Problematic religious rhetoric must be countered through a finer application of faith and harmony
If you watch videos of the various whaz and mehfils that happen across the country, and listen to the ignorant, yet raucously delivered rhetoric being spewed by our “learned” Alem shomaj, you realize with increasing dread that we are standing at a dangerous precipice and staring into a narrow ravine replete with stalagmites, upon which our entire civilization may be imminently impaled.
The religious men delivering these blustery speeches are not religious men at all but especially astute political actors who are adept at creating narratives that put Islam on one side, and virtually everything else -- art, literature, music, pluralism, education, secularism, intellectualism, logic -- on the other.
The roaring, swelling crowds in these videos and the millions of likes and shares reveal to us that these men have very strong and far-reaching popular appeal. They are expert, seductive orators and tens of millions of Bangladeshis are under their charismatic sway. Often, they rise in a great tumult when these god-men are challenged or when they are instigated by them to do so.
This is a deeply disturbing development. A great darkness threatens to fall over our culture and our land. In these speeches, everything that is not a madrasa-led and hadith-driven phenomenon is denounced, while inflammatory, derogatory labels are used to describe individuals whom they hold in contempt and institutions that are not their own.
This has included members of the current government, the judiciary, and the Bengali Republic itself. To say these speeches are seditious would be a gross understatement; they are far more than that. They are the incontrovertible evidence of an entirely subversive counter current and one which is acutely aware of both its agenda and its authority.
But we’ve been here before. In fact, sometimes it feels like we haven’t much been anywhere else. Half a century ago this week, other agents of doom tried to throw a great darkness over our land by murdering academics, intellectuals, doctors, lawyers, writers, poets, and artists. The act was hideous and unforgivable, but it was naked in its brutality. The current attempt is far more sinister, and also much more effective. The target this time isn’t just enlightened individuals, but the light itself -- they wish to snuff it out inside everyone and have made quite a lot of gains in doing so.
So how is this to be fought? It’s hard to tell and easier to think about what has not worked so far. Gagging or brutalizing them has not, and will not, work.
Those attempts are themselves blights upon the purpose of civilization, and darkness cannot be defeated with more darkness. Besides, it only encourages them and gives them an upper hand in the form of victimhood. It allows them to say they are fighting forces of darkness too -- the Zalemoon.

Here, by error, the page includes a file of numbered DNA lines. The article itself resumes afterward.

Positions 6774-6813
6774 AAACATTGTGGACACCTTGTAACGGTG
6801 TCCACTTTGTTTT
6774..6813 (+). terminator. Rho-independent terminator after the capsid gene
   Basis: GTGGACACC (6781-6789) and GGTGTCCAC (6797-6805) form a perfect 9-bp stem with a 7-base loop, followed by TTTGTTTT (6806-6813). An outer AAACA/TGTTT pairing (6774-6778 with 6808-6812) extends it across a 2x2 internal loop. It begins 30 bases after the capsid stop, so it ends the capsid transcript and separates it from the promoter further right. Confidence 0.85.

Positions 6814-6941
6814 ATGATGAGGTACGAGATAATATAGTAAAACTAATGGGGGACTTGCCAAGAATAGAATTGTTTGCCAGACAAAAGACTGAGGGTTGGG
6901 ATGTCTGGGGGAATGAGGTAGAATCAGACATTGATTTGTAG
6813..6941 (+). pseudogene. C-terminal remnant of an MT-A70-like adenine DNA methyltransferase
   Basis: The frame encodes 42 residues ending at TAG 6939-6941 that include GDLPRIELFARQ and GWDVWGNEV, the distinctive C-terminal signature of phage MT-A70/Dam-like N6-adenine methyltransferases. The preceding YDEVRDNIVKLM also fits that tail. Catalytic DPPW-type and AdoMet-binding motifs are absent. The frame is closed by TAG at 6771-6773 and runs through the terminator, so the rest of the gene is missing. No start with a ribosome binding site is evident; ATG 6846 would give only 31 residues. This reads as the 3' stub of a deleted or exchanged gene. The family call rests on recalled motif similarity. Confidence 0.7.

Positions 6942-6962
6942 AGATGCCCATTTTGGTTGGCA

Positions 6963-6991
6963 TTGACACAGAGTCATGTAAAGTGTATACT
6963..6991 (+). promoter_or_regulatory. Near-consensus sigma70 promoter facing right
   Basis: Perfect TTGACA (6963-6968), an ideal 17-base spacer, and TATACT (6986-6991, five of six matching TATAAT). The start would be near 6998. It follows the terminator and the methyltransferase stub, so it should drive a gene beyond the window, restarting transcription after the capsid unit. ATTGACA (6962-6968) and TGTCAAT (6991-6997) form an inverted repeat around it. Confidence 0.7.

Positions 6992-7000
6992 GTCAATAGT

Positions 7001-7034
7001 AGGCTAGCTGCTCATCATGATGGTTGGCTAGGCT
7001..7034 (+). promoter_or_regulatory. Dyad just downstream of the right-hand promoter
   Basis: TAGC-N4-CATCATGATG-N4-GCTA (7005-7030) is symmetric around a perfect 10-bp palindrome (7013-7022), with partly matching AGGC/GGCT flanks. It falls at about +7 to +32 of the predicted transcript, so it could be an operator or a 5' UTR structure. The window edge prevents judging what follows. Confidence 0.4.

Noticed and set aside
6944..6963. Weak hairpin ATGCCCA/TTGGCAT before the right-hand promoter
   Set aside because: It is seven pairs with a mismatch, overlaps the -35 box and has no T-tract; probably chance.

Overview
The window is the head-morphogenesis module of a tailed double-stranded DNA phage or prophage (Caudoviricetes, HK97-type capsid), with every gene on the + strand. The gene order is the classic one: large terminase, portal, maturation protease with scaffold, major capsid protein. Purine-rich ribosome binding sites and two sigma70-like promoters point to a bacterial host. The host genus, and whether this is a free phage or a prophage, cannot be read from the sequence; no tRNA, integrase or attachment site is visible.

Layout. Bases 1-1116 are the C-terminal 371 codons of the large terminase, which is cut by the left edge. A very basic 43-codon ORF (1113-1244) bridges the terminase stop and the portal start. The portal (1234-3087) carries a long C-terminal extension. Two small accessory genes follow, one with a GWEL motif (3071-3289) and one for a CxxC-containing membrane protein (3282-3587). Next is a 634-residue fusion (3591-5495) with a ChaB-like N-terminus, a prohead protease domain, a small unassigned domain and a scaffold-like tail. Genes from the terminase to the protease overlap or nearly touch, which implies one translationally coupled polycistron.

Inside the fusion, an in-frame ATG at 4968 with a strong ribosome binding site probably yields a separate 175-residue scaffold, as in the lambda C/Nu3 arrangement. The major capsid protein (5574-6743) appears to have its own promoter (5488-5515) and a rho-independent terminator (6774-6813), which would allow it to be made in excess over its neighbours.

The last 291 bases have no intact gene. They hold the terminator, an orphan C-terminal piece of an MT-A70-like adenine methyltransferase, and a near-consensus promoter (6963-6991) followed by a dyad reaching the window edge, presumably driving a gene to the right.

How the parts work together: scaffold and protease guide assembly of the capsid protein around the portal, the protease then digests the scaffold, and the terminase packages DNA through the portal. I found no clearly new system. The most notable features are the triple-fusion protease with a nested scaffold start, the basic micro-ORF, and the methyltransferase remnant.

Similarly, refusing to engage with their rhetoric will not be enough. An argument cannot be won if none is being made, and shouting “secularism!” at a person making a theological argument is like playing tennis against someone who is standing across from you, but on a different court. It’s absurd. Love it or hate it, a theological point can only be answered with a theological counterpoint, and no one among the more enlightened, educated sections of society seems willing or effective enough to co-opt the current Islamist narrative, a narrative which is so devoid of any sort of intellectual or spiritual merit that it ought to be child’s play to take it apart. Yet there it stands, unassailable and spreading.
It also won’t do to try and disabuse the very peddlers of this narrative of their folly, nor will it work very well with their most ardent fans. They are so certain of their road to heaven that the hell they wish to create to be able to travel on it is nothing more than an occupational hazard. Trying to change their minds is like trying to get an accused on the witness stand to applaud your cross examination and concede the point. The intended audience of the exercise is not the accused, but the jury, who, in this case, is all the impressionable, well-meaning people of the country just trying to get to the truth of a matter.
And that’s where the story both begins and ends. If millions of ordinary Bangladeshis are following these problematic Pied Pipers, with their cacophonic nonsense, it must mean that no tune within earshot is appealing to them more.
This begs the question as to why nothing more melodious has been played for them. Or perhaps it has been and they aren’t able to appreciate it.
Raising their sensibilities and our own would be one way to find out, which is why the way to keep the light on in Bangladesh is to bring forth millions of open and creative minds through a finer application of both faith and harmony, in all of the ways in which those words can be used.
Zeeshan Khan is a journalist and lawyer.